• Summary
  • Contents
  • Subject index

The discipline of communication has grown in popularity from the time professors of journalism and speech decided, in the mid-1960s, that the term “communication” was an excellent general descriptor for the theory and research that each group aspired to create.  Over time, the two groups grew closer and recognized significant overlap in their theoretical and research interests, but there were also differences in their traditions that kept them apart.  While both groups agreed that communication is a practical discipline, journalism professors focused a great deal of their attention on the education of media professionals.  Speech professors, on the other hand, often were more oriented to the liberal arts and valued the fact that communication could be approached from a variety of traditions, including the arts, ...

Media Literacy
Media literacy

Media literacy is a popular term. If you were to do a search of the academic literature using one of the many databases available at university libraries, you would find somewhere between several hundred and several thousand citations for scholarly books and articles that use this term as a keyword. And as I write this chapter, a search for “media literacy” on Google results in more than 792,000 hits. Clearly, media literacy is a popular topic among not just scholars but among the general population, which includes parents, teachers, social activists, and policymakers.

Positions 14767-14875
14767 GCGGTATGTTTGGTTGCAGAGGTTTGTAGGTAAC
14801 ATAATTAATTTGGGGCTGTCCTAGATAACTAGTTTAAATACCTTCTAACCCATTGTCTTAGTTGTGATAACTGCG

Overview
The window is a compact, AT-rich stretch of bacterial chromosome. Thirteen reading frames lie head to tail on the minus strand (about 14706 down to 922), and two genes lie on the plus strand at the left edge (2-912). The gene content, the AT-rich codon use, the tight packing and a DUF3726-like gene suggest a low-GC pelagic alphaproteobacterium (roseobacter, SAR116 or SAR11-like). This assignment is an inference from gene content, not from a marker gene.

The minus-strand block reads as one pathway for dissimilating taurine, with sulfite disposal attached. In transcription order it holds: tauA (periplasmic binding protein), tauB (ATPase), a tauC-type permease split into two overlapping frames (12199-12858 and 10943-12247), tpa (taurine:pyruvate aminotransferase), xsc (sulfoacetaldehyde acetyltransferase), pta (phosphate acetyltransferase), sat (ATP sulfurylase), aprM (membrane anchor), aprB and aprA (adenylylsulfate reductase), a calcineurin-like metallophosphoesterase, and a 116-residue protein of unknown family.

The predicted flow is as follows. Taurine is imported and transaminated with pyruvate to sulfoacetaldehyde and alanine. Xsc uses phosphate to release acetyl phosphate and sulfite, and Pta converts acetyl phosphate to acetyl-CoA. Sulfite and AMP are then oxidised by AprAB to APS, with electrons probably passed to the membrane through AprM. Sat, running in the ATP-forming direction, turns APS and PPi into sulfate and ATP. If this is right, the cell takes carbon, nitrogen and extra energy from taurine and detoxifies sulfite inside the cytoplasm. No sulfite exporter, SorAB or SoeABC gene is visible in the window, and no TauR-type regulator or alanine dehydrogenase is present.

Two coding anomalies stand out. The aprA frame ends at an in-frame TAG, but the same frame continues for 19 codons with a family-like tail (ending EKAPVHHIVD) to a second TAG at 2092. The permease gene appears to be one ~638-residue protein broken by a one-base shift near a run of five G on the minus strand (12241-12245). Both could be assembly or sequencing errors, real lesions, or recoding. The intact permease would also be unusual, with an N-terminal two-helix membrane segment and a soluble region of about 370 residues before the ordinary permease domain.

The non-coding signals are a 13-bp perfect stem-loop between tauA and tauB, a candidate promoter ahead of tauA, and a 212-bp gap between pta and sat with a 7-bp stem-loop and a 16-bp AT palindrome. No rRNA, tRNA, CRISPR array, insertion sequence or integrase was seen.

It should not be a surprise that there are many definitions for media literacy across all this writing. In this chapter, I will first show you the range of definitions ...

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